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Settlers torch hundreds of olive trees around Nablus region

Israeli settlers torched olive groves in two arson attacks in villages to the south of Nablus on Thursday 18th September, 2008. Approximately 300 trees belonging to the village of Sarra, and another 30 trees belonging to farmers from villages of Burin, Madema and Assira al Qibliya were burnt in what villagers are describing as a co-ordinated attack.

At approximately 10:30am settlers from the Israeli settlement Harvat Gilad reportedly set fire to the land of Sarra, according to communications between Israeli military and Palestinian fire-fighting brigades. Based in Burin, the only fire engine to service 25 villages in south Nablus was called to put out the fire by the Palestinian District Coordination Office (DCO). The firefighters were prevented from reaching the blaze by Israeli police, who detained them for over an hour while the land burnt. Finally, the firefighters were allowed through to access the blaze after contacting the Israeli DCO, the body that coordinates the Israeli military and police activities in the West Bank. While more than 300 olive trees were destroyed by the arson attack, firefighters were able to save more than 400 trees from the blaze. Israeli soldiers stood by and watched the trees burn as firefighters fought to quench the flames, although confirmed the identities of the perpetrators as Israeli settlers from nearby Harvat Gilad settlement.

Firefighters returned to Burn in time to attend the fire that was lit in the lands shared by Burin, Madema and Assira al Qibliya, but according to members of the Burin fire brigade, were advised by members of B’tselem human rights organisation who were present at the scene, that Israeli settlers had promised to shoot any Palestinians who approached the area. They also received a phone call from the Isreali DCO who prohibited them from attending. Mayor of Burin municipality, Ali Eid, reported that they called the Israeli DCO also, who advised that they would attend to the fire, but as Ali Eid claims “This was propaganda. They did nothing.” Instead it was members of the Israeli human rights group Rabbis for Human Rights who were fighting the blaze “bare-handedly for three hours” according to the Burin Mayor. Aided by the wind, which kept the fire from spreading throughout the olive groves, the human rights volunteers were finally able to extinguish the blaze, losing just 30 olive trees.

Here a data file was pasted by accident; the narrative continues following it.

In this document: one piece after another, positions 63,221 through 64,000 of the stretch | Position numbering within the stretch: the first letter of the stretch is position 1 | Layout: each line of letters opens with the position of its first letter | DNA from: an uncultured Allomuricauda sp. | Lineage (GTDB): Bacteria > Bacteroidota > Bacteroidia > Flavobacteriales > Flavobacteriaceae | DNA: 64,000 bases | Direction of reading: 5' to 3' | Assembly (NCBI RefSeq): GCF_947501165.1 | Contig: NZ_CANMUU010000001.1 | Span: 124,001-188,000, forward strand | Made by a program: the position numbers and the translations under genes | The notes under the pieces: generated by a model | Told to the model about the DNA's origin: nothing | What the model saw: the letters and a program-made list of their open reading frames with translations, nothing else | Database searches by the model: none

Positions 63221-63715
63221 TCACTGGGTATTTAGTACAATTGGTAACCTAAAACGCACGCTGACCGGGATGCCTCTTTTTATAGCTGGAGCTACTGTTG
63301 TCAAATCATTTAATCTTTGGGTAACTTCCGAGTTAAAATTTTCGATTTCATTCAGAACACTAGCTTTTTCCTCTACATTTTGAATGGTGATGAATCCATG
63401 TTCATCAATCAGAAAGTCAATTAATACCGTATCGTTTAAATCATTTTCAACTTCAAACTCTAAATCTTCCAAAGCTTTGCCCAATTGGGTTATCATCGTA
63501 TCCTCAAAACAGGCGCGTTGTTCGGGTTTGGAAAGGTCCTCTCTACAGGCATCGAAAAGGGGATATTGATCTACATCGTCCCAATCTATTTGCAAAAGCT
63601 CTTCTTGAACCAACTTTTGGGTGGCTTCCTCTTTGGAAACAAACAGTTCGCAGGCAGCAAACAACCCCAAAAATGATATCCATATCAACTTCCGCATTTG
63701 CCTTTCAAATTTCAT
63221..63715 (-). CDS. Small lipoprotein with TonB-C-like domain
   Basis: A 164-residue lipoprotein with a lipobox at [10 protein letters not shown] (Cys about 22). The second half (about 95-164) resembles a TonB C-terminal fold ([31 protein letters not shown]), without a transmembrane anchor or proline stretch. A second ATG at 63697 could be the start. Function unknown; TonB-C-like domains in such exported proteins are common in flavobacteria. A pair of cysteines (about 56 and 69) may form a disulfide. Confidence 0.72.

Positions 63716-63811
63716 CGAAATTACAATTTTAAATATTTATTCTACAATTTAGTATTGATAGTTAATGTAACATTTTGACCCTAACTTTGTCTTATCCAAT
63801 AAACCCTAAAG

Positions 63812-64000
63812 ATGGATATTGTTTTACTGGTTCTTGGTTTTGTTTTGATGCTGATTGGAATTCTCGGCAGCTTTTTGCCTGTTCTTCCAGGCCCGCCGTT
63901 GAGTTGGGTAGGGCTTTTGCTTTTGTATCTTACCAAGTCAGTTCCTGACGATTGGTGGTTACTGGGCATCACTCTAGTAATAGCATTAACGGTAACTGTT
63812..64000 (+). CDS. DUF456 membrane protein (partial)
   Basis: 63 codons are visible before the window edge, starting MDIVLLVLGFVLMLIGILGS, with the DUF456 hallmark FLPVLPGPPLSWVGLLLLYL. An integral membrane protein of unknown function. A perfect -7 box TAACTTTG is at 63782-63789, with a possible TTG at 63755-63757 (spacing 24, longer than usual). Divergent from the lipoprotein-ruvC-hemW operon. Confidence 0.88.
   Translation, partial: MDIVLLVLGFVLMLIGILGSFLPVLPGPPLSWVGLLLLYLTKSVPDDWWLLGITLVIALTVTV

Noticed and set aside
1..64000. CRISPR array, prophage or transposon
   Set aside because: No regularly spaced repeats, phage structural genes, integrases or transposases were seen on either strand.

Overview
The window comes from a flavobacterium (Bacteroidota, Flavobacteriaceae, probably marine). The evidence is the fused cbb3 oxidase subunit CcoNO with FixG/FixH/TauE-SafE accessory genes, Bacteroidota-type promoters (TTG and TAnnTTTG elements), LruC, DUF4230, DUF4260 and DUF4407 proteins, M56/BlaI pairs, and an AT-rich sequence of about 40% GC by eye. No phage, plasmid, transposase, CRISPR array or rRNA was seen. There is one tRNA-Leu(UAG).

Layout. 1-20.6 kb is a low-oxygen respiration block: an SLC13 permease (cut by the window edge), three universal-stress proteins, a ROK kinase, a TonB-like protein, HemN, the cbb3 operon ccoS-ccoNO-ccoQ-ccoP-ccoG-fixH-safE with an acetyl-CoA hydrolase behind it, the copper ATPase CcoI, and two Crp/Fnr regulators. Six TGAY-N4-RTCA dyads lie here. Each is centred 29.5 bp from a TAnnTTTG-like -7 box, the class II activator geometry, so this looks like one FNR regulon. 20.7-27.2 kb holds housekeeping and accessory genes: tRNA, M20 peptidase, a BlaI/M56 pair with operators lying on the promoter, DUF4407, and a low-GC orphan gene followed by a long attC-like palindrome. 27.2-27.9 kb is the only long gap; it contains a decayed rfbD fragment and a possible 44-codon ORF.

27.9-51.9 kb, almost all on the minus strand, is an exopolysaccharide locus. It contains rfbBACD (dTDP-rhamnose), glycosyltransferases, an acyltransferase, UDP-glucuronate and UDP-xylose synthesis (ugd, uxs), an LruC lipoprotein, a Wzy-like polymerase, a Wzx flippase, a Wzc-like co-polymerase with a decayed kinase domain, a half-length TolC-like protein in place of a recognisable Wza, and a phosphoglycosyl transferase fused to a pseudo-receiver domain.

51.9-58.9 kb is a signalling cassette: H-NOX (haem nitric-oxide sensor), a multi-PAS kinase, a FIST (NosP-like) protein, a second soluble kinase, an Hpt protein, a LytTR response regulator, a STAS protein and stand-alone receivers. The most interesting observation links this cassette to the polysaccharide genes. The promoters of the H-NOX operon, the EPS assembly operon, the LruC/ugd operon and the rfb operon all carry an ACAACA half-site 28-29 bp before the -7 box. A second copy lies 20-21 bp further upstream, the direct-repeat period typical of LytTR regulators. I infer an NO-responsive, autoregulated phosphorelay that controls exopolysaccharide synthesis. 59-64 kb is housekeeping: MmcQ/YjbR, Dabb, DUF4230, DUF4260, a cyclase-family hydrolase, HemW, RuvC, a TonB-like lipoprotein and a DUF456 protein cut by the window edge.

These villages have come under attacks by Israeli settlers increasingly over the past months, with regular attacks on houses, animals, crops and olive groves. As Ali Eid commented

“This {fire} is not the first time; this is the hundredth time.” He and other villagers report that Israeli settlers from the illegal Yitzhar settlement set fire to the trees in the olive groves that border the hilltop settlement with startling regularity. “Every year trees are burnt on this hill’ one villager advised. “These trees are from Roman times; they are ancient. More than 2000 years old.” Indeed, it seems that the fires occur even more regularly than this, with more than 3000 olive trees in Burin burnt just two months ago. Of these, 1000 were ancient. Poring over a satellite-view map of the villages and the illegal settlements, Ali Eid estimates that this year the upcoming olive harvest will take only half the time it should, with more than fifty percent of the trees destroyed already.

Despite the decreased harvest period, people from Burin are still extremely worried about what violence they might face when attempting to pick their olives. Just last week, when settlers from Yitzhar were rioting in Assira al Qibliya, settlers from Bracha settlement to the north-east of Burin, attacked an elderly shepherd, firing live ammunition at him. Whilst the shepherd escaped unharmed, nine of his goats and one donkey were killed in the attack.

Villagers list the most common forms of attack they experience at the hands of the settlers that surround their village: burining trees; poisoning sheep; poisoning entire areas; regular attacks on houses closest to the settlements and burning of electricity and telephone lines (which happened most recently just one month ago). Recently, however, added to this list is a series of rocket attacks from both Yitzhar and Bracha settlements. To date nine rockets have been fired on the village, though all have landed harmlessly in fields. Ali Eid presents the exploded shell of a rocket, launched from Yitzhar towards the village of Odela. Ripped apart by force of the impact, the 3mm thick steel shell bears markings English text – letters “WP” distinguishable amid the rust, suggesting the projectile was not home-made.

“Why they do this we don’t know.” says Ali Eid gravely. “This year women, girls, guys – they all make fire. Why? We don’t know.” He notes, however, that “all the time they {leaders} are talking about peace, the attacks become worse”, referring to the increase in attacks experienced by Palestinian villagers during Israeli/Palestinian peace negotiations.

To see more about ISM’s 2008 Olive Harvest click here